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First Report of Cucurbit yellow stunting disorder virus in California and Arizona, in Association with Cucurbit leaf crumple virus and Squash leaf curl virus



First Report of Cucurbit yellow stunting disorder virus in California and Arizona, in Association with Cucurbit leaf crumple virus and Squash leaf curl virus



Plant Disease 91(3): 330



In August and September of 2006, melon plants (Cucumis melo L.) near Niland in California's Imperial Valley and near Yuma, AZ began exhibiting interveinal chlorosis and leaf mottling and spotting, symptoms resembling those resulting from infection by viruses of the genus Crinivirus, family Closteroviridae (4). Some plants also exhibited leaf crumpling and curling, symptoms characteristic of begomovirus (genus Begomovirus, family Geminiviridae) infection. Leaves of plants had large populations of silverleaf whitefly (Bemisia tabaci biotype B), a known vector of begomoviruses and some criniviruses. Leaf samples were collected from four plants from California and 13 plants from three separate fields in Arizona. Total RNA was extracted using RNeasy kits (Qiagen, Valencia, CA) and subjected to reverse transcription (RT)-PCR using degenerate primers specific to the conserved polymerase region of a diverse group of criniviruses (3). The expected 500-bp RT-PCR product was amplified from RNA obtained from all the symptomatic melons, whereas no fragment was obtained from RNA extracted from leaves of healthy controls. The 500-bp fragment from four plants from California and five plants from Arizona was sequenced and found to be identical for all nine isolates (GenBank Accession No. EF121768). The sequenced region of the California and Arizona Cucurbit yellow stunting disorder virus (CYSDV) isolates was identical to that from a CYSDV isolate from Texas (GenBank Accession No. AY242077) and shared 99% identity with a CYSDV isolate from Spain (GenBank Accession No. AJ537493). Subsequent RT-PCR analysis of RNA from these nine plants, with primers specific to the capsid protein (CYScp1F 5' GCACGGTGACCAAAAGAAG 3' and CYScp1R 5' GAA-CATTCCAAAACTGCGG 3') and HSP70h (CYShspF 5' TGATGTATG-ACTTCGGAGGAGGAAC 3' and CYShspR 5' TCAGCGGACAAA-CCACCTTTC 3') genes of CYSDV, was used to further confirm virus identity. The expected fragments, 202 and 175 bp, respectively, were amplified from all nine samples, but not from healthy controls. DNA extracts also were prepared from these nine melon samples from California and Arizona, and PCR assays were conducted for the begomoviruses Cucurbit leaf crumple virus (CuLCrV) and Squash leaf curl virus (SLCV) (2). The four plants from California showed crumpling, curling, and yellowing symptoms; all were infected with SLCV and one with CuLCrV. The five plants from Arizona showed mostly yellowing symptoms; five were infected with SLCV and two with CuLCrV. These results demonstrate begomovirus and crinivirus co-infection. The economic impact of mixed infections with CYSDV and begomoviruses remains to be determined. Incidence of CYSDV in melon was directly correlated with incidence of its vector, B. tabaci. Host range information has demonstrated that the primary hosts of CYSDV are members of the Cucurbitaceae (1). A number of experimental hosts have been documented; however, the extensive vegetable production in the southwestern United States warrants further study on the potential for the establishment of local reservoirs in both crop and weed species in the area. The virus causes economic losses worldwide for curcurbit production. References: (1) A. Celix et al. Phytopathology 86:1370, 1996. (2) R. Gilbertson. Ann. Rep. CA Melon Res. Board, 2001. (3) R. Martin et al. Acta Hortic. 656:137, 2004. (4) G. Wisler et al. Plant Dis. 82:270. 1998.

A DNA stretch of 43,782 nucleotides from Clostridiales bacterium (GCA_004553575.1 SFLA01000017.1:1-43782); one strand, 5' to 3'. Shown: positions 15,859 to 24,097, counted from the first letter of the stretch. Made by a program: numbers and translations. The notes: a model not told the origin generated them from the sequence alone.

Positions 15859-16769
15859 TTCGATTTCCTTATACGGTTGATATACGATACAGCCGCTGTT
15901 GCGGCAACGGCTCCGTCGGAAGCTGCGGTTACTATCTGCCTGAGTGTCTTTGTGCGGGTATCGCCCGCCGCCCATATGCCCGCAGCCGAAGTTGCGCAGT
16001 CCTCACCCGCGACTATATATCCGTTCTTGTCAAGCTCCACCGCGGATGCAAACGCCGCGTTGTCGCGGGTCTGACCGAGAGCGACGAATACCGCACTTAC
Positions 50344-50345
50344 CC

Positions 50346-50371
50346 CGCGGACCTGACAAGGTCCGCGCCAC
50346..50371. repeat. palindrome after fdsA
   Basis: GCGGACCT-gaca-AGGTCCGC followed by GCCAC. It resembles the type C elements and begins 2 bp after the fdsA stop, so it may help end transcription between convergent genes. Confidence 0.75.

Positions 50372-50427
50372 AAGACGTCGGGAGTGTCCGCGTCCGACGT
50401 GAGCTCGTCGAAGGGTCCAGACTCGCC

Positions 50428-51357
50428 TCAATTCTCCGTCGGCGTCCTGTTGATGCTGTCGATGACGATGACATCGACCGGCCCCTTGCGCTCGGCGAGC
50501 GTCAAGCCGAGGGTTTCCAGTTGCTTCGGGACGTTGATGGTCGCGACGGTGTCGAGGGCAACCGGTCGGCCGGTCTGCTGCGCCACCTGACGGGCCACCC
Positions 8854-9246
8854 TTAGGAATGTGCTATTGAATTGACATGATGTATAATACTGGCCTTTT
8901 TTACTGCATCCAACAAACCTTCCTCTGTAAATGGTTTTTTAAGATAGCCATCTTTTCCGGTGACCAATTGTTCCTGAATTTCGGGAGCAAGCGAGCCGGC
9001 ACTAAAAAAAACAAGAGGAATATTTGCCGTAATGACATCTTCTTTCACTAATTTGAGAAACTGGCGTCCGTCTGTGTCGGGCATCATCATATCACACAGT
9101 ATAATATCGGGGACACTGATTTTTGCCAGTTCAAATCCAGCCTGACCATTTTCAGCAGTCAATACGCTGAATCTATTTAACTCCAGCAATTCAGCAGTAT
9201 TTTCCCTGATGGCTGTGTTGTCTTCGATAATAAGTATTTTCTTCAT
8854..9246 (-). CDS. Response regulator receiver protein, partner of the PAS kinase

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Accession: 066510004

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PMID: 30780592


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